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Matrix Biol. 2015 Sep;47:54-65. doi: 10.1016/j.matbio.2015.05.006. Epub 2015 May 8.

The extracellular matrix and transforming growth factor-β1: Tale of a strained relationship.

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Laboratory of Tissue Repair and Regeneration, Matrix Dynamics Group, Faculty of Dentistry, University of Toronto, 150 College Street, FitzGerald Building, Room 234, Toronto, Ontario M5S 3E2, Canada. Electronic address:


Physiological tissue repair aims at restoring the mechano-protective properties of the extracellular matrix. Consequently, redundant regulatory mechanisms are in place ensuring that tissue remodeling terminates once matrix homeostasis is re-established. If these mechanisms fail, stromal cells become continuously activated, accumulate excessive amounts of stiff matrix, and fibrosis develops. In this mini-review, I develop the hypothesis that the mechanical state of the extracellular matrix and the pro-fibrotic transforming growth factor (TGF)-β1 cooperate to regulate the remodeling activities of stromal cells. TGF-β1 is stored in the matrix as part of a large latent complex and can be activated by cell contractile force that is transmitted by integrins. Matrix straining and stiffening lower the threshold for TGF-β1 activation by increasing the mechanical resistance to cell pulling. Different elements of this mechanism can be pharmacologically targeted to interrupt the mechanical positive feedback loop of fibrosis, including specific integrins and matrix protein interactions.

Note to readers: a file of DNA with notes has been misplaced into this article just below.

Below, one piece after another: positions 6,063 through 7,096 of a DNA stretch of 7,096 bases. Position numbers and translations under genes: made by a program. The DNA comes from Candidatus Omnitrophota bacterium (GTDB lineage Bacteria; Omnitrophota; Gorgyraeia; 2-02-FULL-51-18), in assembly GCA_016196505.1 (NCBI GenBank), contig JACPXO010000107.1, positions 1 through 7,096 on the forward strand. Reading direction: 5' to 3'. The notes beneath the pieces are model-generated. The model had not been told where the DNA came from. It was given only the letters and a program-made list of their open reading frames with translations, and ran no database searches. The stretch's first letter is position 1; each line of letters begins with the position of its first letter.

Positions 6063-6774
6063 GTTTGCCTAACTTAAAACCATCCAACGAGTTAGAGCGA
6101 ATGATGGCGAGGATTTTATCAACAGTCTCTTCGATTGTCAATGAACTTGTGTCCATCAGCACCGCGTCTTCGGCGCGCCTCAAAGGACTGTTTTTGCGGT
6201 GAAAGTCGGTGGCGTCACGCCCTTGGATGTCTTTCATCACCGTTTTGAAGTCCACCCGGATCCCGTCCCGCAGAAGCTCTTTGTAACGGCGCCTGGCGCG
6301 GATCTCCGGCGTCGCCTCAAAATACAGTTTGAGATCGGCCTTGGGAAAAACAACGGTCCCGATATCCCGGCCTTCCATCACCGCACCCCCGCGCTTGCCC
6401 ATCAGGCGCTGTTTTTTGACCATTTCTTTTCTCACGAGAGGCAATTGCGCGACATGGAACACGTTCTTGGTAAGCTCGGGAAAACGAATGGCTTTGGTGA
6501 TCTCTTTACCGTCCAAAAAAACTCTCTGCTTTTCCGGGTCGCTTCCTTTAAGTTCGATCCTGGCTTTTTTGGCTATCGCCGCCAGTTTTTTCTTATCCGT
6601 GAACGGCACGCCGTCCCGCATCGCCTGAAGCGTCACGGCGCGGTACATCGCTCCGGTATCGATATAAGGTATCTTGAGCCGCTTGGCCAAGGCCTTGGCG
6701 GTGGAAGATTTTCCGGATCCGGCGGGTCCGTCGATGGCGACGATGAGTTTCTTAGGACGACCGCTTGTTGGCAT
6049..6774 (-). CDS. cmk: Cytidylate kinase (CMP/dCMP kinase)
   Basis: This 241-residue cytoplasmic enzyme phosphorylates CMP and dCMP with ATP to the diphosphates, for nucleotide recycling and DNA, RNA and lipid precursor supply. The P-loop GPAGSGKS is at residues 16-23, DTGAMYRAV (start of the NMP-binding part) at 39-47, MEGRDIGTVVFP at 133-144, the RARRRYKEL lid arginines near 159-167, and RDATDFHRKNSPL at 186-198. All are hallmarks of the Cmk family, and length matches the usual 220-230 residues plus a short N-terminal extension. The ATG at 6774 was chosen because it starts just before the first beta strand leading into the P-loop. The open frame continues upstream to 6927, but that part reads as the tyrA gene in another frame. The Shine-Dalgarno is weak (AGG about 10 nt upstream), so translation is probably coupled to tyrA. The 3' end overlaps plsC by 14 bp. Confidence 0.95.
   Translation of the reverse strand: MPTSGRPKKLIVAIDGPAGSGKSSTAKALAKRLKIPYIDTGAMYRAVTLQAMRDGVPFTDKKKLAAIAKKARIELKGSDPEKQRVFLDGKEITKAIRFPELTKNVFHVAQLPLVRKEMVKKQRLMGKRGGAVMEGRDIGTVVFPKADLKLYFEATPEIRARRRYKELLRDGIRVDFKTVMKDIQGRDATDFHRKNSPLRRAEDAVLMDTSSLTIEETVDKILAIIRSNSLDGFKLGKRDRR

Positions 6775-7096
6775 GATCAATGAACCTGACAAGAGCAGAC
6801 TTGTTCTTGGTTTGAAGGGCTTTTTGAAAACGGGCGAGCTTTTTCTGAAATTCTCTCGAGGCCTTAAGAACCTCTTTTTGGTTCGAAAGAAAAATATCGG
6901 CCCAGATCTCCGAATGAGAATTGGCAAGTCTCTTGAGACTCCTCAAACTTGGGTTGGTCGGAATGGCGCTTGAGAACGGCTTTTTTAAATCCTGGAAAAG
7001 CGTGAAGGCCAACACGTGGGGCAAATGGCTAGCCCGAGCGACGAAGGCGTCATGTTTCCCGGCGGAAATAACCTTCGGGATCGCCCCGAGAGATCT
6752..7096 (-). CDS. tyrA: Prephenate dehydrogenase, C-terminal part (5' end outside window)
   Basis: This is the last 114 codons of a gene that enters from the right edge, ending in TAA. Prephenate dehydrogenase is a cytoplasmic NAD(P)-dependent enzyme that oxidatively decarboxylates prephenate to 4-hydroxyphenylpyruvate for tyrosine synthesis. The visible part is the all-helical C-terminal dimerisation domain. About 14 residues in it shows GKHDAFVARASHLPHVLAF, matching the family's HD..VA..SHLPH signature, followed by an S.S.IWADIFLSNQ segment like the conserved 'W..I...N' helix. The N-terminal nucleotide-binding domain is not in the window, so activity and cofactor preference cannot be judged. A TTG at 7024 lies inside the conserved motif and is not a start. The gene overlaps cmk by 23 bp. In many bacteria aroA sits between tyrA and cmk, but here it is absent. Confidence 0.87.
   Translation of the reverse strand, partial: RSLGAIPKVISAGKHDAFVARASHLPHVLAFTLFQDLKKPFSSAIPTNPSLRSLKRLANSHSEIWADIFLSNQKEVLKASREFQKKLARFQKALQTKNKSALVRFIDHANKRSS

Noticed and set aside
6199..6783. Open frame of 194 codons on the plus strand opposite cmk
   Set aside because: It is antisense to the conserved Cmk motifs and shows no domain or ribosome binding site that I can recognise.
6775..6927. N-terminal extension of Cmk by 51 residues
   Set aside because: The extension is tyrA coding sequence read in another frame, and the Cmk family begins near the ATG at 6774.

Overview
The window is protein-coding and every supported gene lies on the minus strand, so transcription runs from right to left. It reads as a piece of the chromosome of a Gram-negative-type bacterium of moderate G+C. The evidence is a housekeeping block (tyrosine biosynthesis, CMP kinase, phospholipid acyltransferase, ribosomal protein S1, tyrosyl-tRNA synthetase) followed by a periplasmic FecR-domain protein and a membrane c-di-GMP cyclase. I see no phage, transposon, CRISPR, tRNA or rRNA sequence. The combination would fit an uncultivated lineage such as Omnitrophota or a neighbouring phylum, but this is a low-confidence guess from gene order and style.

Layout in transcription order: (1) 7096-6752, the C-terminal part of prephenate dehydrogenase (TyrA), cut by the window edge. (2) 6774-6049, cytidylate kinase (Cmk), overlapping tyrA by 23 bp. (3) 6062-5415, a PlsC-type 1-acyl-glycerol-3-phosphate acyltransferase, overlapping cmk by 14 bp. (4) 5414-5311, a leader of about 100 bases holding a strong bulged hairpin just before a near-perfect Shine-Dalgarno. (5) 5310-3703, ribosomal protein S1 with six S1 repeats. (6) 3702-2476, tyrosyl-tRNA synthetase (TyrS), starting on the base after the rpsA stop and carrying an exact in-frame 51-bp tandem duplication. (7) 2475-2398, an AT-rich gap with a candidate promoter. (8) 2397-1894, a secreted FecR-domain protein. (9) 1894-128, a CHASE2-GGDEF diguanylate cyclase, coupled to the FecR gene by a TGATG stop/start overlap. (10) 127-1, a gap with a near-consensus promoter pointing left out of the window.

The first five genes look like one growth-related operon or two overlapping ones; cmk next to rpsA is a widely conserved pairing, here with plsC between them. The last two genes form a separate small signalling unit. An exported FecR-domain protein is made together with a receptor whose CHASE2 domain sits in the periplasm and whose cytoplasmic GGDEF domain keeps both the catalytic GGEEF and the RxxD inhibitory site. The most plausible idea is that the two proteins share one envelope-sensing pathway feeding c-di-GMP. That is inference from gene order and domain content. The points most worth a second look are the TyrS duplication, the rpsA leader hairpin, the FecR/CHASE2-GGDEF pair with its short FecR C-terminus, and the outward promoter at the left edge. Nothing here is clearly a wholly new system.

Fibronectin; Fibrosis; Latency associated peptide (LAP); Latent TGF-β1 binding protein (LTBP-1); Strain

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